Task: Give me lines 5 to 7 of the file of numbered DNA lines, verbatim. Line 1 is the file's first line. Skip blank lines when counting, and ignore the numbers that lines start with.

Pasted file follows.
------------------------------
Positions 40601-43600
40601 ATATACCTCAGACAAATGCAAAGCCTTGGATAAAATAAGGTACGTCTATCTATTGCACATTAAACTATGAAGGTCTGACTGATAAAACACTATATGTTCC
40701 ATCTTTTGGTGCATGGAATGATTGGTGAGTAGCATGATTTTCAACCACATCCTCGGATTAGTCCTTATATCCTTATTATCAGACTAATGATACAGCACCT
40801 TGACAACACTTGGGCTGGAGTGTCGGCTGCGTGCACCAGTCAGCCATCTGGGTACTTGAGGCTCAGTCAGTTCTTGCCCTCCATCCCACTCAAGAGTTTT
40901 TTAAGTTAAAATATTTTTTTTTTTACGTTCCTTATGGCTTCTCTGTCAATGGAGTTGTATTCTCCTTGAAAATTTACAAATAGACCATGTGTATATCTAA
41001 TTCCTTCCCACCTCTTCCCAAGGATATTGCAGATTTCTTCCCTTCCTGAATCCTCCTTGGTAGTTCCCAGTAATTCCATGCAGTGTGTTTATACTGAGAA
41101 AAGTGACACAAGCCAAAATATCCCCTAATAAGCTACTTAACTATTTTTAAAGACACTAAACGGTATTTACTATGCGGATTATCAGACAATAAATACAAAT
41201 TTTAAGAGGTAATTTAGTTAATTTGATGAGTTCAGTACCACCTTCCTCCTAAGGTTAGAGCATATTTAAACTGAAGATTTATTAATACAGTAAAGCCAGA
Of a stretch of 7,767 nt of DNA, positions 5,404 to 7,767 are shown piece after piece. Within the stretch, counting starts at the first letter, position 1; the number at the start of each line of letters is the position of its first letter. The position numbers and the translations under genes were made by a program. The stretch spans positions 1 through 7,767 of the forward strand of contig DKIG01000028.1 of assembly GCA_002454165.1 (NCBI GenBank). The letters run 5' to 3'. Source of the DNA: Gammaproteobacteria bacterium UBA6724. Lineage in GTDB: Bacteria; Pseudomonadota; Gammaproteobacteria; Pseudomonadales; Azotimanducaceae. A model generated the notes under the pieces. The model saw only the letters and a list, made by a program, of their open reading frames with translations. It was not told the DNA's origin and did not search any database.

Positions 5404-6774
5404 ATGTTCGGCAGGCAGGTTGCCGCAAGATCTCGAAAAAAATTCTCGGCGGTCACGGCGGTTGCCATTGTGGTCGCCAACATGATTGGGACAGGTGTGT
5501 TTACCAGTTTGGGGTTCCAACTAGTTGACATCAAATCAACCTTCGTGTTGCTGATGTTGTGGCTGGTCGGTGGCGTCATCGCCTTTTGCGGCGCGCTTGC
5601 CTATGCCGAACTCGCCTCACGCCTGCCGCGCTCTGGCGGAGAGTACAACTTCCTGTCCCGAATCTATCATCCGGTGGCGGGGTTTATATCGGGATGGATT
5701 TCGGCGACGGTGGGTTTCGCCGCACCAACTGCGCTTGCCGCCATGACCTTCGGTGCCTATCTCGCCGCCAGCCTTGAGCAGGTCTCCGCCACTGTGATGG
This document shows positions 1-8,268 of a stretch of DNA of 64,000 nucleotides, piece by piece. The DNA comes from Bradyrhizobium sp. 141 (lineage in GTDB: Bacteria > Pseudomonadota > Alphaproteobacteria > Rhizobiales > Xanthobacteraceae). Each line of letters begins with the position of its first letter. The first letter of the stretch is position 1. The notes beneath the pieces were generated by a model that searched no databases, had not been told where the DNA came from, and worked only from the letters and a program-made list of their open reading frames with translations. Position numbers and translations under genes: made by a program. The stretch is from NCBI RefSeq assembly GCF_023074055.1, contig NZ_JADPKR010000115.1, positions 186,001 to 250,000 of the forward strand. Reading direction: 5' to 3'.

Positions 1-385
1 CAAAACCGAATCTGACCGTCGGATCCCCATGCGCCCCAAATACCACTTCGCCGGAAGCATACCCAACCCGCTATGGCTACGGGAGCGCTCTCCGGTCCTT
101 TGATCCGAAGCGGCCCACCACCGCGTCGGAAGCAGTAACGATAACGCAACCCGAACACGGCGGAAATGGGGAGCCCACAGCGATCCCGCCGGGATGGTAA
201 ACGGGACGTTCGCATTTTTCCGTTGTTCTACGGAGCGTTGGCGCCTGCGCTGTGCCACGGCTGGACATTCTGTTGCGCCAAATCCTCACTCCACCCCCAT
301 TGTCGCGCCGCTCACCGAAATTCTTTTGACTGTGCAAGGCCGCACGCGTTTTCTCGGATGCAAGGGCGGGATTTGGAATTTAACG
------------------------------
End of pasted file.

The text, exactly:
40901 TTAAGTTAAAATATTTTTTTTTTTACGTTCCTTATGGCTTCTCTGTCAATGGAGTTGTATTCTCCTTGAAAATTTACAAATAGACCATGTGTATATCTAA
41001 TTCCTTCCCACCTCTTCCCAAGGATATTGCAGATTTCTTCCCTTCCTGAATCCTCCTTGGTAGTTCCCAGTAATTCCATGCAGTGTGTTTATACTGAGAA
41101 AAGTGACACAAGCCAAAATATCCCCTAATAAGCTACTTAACTATTTTTAAAGACACTAAACGGTATTTACTATGCGGATTATCAGACAATAAATACAAAT